Too often marketers can look down their noses at Search Engine Marketing and underestimate the importance of search in their strategies and budgets.
Deb O’Sullivan (pictured below), Head of Strategic Sales at Microsoft Search Advertising, agrees that most Aussie marketers have a competent enough search strategy for their brands, however, it can be overlooked for more “glamorous” (and costlier) initiatives such as insistent TVCs or print advertising .
O’Sullivan tells B&T that, from her experience, marketers aren’t “putting enough thought leadership into getting the most out of their search marketing”.
She adds: “With the advent of data marketing and the rise of data management platforms and technology stacks galore, SEM just got a whole lot more interesting.
Marketers should be thinking about how they can drive digital consumers through the decision-making cycle across the web, then closing the sale with highly relevant search advertising to invoke the purchase. For example, plugging in first- and third-party data lists to get the right messages in front of the right user at any given time,” O’Sullivan says.
Search is not a simple case of “spend your way to a better ROI”. When brands do see their ROI improve, then “the majority of advertisers are happy to increase their search spend, because it works. For them, search still remains to be a cost effective form of driving online purchases.”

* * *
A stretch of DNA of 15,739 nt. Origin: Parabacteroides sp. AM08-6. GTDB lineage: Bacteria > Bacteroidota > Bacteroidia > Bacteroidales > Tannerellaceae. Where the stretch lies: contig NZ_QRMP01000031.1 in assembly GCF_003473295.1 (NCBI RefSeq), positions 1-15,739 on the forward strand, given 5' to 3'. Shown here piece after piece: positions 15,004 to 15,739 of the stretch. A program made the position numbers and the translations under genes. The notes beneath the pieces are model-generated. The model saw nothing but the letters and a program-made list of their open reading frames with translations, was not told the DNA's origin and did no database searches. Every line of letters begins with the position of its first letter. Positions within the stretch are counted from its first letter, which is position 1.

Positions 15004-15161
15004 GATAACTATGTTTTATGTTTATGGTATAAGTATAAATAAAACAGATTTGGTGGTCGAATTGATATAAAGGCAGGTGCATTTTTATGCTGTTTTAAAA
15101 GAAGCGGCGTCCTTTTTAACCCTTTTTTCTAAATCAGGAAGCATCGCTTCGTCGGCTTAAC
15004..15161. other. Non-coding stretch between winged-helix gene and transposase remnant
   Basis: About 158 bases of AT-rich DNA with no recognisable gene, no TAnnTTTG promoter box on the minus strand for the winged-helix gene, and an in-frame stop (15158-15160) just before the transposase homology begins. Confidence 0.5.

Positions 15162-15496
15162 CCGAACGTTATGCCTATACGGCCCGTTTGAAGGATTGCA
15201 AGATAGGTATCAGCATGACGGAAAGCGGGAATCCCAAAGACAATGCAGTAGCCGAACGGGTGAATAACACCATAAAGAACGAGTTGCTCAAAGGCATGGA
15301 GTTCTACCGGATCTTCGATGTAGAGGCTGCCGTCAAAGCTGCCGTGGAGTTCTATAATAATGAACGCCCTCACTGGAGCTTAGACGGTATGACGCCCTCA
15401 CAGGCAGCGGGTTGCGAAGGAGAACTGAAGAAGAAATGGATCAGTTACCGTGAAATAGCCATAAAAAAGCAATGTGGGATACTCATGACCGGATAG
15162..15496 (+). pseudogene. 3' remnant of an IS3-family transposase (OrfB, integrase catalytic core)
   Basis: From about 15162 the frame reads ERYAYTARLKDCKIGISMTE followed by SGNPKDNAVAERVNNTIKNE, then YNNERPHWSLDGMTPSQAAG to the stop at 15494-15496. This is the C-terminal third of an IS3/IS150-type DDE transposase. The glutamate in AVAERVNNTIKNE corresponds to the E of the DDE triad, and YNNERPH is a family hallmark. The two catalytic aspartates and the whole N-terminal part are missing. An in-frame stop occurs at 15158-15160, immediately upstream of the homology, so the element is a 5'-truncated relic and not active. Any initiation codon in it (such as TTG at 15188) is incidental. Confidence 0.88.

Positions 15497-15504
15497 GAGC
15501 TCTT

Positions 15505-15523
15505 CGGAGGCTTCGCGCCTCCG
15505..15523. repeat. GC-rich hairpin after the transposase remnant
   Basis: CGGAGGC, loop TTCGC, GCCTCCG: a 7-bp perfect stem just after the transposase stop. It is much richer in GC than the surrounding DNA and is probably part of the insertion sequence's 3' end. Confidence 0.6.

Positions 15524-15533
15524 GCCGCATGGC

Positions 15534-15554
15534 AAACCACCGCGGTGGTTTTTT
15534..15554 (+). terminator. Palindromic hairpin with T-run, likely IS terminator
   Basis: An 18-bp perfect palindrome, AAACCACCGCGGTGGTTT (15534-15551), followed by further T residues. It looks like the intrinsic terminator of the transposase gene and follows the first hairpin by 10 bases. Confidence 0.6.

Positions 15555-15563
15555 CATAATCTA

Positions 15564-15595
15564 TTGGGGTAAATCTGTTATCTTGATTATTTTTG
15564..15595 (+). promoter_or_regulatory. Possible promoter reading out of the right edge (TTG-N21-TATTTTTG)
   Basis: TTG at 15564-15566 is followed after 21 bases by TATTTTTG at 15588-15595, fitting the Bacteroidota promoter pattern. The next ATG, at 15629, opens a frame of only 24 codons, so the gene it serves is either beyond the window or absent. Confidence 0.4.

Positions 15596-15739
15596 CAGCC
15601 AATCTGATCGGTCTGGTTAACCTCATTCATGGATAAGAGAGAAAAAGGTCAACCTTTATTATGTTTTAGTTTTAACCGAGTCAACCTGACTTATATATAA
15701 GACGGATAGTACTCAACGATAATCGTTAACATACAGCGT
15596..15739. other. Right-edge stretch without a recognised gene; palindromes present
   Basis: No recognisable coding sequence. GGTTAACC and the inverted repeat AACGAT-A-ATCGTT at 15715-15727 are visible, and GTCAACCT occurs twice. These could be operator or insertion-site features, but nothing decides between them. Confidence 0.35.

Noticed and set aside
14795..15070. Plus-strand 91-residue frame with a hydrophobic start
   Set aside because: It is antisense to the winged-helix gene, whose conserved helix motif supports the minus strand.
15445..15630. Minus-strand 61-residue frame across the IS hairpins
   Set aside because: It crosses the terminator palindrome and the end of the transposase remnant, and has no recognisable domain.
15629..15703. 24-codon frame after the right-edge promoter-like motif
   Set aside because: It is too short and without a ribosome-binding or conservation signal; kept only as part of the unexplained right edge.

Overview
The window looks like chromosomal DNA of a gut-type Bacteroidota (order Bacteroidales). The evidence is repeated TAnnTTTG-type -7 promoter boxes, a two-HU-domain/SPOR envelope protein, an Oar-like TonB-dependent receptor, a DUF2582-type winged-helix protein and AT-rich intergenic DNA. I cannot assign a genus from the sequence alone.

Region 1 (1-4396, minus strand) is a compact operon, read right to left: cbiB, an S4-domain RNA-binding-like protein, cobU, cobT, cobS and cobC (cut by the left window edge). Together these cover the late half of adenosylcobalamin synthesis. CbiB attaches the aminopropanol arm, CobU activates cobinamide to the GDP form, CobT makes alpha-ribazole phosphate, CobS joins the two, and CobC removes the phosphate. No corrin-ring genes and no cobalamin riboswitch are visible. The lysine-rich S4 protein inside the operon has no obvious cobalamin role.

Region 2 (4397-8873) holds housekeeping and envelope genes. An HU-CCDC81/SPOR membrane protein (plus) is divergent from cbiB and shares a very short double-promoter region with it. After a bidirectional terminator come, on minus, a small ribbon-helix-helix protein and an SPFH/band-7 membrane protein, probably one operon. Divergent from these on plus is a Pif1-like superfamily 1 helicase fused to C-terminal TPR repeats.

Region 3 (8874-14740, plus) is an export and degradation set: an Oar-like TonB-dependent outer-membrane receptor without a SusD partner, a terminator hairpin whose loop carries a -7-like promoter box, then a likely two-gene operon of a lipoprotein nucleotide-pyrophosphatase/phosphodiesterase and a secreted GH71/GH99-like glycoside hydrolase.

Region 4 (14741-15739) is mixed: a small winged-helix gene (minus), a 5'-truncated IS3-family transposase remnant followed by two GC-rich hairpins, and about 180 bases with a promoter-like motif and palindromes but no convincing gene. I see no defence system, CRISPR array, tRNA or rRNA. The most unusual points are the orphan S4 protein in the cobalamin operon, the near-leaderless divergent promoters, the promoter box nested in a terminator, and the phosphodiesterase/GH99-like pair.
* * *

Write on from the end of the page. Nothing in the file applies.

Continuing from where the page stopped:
O’Sullivan cites research that shows the Microsoft search engine is gaining momentum, with Bing delivering double the ROI than Google for many clients. This encourages marketers to put their money where it works harder for them, and as such, Bing is attracting more and more advocates in the marketing community.
“It makes sense for marketers to ‘max out’ on Bing first, before spending the rest of their search advertising dollars across Google. Bing Australia has 11.5 per cent share of all search queries, which sounds small, but that’s 137 million searches per month, nine million unique users per month – double the query share we enjoyed 12 months ago. It’s a decent sized and cost effective audience base that cannot be ignored.”
O’Sullivan acknowledges that people use different search engines to search in different ways, adding that studies have shown the Bing audience are proven to be more educated and are bigger online spenders than its Google counterparts.
She concludes: “A recent comScore study (comScore qSearch, June 2015) found that the worldwide Bing audience spends 44 per cent more online than the average Google searcher. Nielsen (Nielsen Consumer & Media view) discovered that 21.7 per cent of Bing users in Australia went to university, versus only 18 per cent of Google’s Australian users.”